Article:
Heads are generally missing from mediaeval churchyard crosses, as they were all smashed during the Reformation. Occasionally they have been found later, used as rubble or hidden under floors, but they remain rare indeed. Hence I was fairly gobsmacked to almost literally trip over this in the dark the other night. Probably C15th, made of a grey shelly stone; I'd thought it a coralline crag, a local stone here in Suffolk, but it's probably too hard to carve like this. c15 cross head c15 cross head

With Christ on a cross on one side, and the lamb of god on the other, short stub cross arms are carved on the ends with crosses, with feathery foliage up the sides.
I know of only one other such cross head in the area, a very worn one at Woolpit, making this a very uncommon object for East Anglia indeed.
The second object is a heater shaped shield, with fine trefoil decoration along both curved sides and along the top. It is carved from a similar shelly grey limestone.
c13 shield c13 shield
Probably late C13th, where this would have been originally is a mystery. Shields of a similar size are found along the sides of later chest tombs, but they do not require carving underneath the sides, and if this was from a spandrel on high, it would not need carving on top.Too few tombs of the date remain to truly compare this, making it an object of some interest. Perhaps if someone can put a name to the family whose arms are shown, there would be a possibility of tracing its original home and usage. (edit: Whilst not an exact match, the arms may be those of Mortimer ancient, difficult to portray without tinctures as having ten counter-coloured fleurs-de-lys with the bars passing through them. This branch of the family were based in Attleborough, where the chancel of the church that they pretty much built was demolished for the lead after the Reformation, illegally really, as it was not part and parcel of their nearby college. The stone - which would have included any tombs - went to build the road to New Buckenham, from where this may have come.)(ed.2, Perhaps a vaulting boss, and De Grancourt arms another possibility, the family donors to Castle Acre priory where the east end was rebuilt with vaulting at around the right time, though I think Barnack stone was more likely used there.)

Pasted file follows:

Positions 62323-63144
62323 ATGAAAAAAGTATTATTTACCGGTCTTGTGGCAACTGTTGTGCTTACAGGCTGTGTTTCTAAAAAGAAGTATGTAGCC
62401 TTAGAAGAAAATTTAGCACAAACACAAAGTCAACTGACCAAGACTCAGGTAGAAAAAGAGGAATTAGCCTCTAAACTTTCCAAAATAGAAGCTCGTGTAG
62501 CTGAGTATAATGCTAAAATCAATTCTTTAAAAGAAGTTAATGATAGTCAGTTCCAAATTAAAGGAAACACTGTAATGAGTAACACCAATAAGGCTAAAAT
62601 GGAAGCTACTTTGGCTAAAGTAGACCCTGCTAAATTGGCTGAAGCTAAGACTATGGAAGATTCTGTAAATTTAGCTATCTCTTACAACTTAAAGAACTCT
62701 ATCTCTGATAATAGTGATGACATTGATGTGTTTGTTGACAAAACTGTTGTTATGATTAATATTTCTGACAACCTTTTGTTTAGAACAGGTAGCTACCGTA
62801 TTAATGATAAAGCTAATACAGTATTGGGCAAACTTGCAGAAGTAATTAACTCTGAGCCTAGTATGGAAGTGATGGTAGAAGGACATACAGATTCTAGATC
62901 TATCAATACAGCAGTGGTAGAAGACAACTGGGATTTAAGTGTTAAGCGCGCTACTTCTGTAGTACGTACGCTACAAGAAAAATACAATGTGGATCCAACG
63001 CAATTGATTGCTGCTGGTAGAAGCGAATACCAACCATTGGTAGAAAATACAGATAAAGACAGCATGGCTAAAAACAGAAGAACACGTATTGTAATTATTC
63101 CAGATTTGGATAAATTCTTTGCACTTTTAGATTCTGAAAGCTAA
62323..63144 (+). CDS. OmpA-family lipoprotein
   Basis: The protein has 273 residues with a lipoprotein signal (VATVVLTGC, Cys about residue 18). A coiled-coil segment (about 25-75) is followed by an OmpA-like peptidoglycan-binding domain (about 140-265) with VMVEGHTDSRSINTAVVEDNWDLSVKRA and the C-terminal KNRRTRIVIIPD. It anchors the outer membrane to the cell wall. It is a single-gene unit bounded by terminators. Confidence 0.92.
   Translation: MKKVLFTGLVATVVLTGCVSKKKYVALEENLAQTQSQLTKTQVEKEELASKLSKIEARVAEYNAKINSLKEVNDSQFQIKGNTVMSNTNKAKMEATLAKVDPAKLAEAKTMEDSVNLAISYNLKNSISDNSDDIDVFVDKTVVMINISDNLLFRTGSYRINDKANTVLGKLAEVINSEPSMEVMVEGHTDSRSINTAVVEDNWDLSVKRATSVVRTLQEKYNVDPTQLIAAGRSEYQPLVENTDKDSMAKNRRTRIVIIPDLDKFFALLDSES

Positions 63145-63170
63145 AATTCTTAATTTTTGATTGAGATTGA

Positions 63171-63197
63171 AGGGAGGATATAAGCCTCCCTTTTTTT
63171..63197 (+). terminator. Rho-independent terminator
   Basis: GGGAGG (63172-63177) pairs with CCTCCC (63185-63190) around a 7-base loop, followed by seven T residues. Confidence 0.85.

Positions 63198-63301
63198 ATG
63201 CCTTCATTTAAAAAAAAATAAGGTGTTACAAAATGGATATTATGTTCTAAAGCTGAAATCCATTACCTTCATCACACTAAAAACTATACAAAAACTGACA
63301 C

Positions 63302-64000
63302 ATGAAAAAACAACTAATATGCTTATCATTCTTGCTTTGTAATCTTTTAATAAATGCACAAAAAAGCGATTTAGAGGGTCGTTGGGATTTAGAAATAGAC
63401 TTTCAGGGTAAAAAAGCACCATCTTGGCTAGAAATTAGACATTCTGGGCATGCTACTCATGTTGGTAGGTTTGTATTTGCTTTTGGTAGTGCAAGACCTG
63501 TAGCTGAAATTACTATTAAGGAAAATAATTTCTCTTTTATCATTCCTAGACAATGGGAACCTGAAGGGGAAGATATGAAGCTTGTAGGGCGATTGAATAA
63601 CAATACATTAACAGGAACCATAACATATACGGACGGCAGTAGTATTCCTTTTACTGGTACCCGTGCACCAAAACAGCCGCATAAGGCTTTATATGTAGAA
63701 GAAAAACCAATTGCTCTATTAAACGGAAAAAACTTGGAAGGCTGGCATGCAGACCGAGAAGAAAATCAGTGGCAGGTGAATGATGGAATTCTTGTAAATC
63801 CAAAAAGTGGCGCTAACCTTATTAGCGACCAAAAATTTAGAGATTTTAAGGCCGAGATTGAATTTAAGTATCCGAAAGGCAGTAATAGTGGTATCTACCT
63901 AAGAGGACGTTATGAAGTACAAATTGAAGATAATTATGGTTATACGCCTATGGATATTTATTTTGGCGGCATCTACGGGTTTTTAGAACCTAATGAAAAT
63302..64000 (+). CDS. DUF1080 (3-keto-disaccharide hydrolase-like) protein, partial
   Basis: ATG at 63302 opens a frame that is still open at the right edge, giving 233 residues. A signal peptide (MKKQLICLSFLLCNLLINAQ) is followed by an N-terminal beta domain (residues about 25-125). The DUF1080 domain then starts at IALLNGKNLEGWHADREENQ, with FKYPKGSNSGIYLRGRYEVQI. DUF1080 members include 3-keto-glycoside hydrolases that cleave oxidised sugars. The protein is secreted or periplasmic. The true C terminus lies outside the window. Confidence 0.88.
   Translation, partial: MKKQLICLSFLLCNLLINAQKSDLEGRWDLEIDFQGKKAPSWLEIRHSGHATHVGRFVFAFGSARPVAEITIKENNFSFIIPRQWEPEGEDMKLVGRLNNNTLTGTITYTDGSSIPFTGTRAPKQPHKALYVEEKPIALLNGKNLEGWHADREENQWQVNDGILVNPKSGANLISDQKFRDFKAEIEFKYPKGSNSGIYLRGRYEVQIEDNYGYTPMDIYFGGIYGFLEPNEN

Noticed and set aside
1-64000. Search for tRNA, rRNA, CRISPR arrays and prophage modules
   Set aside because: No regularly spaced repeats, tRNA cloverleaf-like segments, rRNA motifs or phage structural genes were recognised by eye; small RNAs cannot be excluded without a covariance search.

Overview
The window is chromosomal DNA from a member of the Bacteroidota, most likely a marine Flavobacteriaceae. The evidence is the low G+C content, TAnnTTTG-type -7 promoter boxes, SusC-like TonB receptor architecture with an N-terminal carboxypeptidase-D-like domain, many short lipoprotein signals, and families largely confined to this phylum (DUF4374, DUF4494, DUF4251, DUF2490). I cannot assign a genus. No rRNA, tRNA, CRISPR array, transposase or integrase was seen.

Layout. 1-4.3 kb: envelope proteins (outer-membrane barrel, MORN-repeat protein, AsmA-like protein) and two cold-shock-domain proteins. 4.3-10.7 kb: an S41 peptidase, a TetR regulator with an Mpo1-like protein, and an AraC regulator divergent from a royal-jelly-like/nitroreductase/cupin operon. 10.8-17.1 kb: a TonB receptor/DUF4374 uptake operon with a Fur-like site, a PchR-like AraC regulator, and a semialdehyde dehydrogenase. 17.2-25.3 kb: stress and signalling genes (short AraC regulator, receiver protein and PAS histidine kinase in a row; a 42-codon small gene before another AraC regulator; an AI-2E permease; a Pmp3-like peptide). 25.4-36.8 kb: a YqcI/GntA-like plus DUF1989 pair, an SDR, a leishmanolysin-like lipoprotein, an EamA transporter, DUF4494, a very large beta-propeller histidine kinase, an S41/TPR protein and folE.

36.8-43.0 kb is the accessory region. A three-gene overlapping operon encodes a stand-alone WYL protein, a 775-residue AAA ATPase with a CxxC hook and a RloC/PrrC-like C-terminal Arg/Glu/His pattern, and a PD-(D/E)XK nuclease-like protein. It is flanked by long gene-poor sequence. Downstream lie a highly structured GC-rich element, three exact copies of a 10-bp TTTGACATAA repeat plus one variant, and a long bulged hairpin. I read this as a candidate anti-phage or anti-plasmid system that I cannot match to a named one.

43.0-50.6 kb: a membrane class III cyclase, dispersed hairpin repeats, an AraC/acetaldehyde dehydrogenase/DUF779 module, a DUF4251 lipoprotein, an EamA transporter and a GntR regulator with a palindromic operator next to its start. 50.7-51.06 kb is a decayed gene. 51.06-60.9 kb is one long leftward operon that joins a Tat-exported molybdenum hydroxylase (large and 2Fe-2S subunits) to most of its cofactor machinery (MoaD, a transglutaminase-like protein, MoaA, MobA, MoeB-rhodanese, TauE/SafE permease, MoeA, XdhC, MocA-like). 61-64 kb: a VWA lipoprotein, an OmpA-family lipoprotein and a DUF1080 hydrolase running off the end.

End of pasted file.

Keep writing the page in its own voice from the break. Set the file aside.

corner beastie gargoyle The other two carvings are just bits of mediaeval fun, one the top of a gargoyle made surprisingly of clunch, the other an oolitic limestone beast on the corner of two lengths of coved stone. Both are probably C15th, though owe a lot to earlier styles of carved beast. Neither has known provenance, but both come from East Anglia.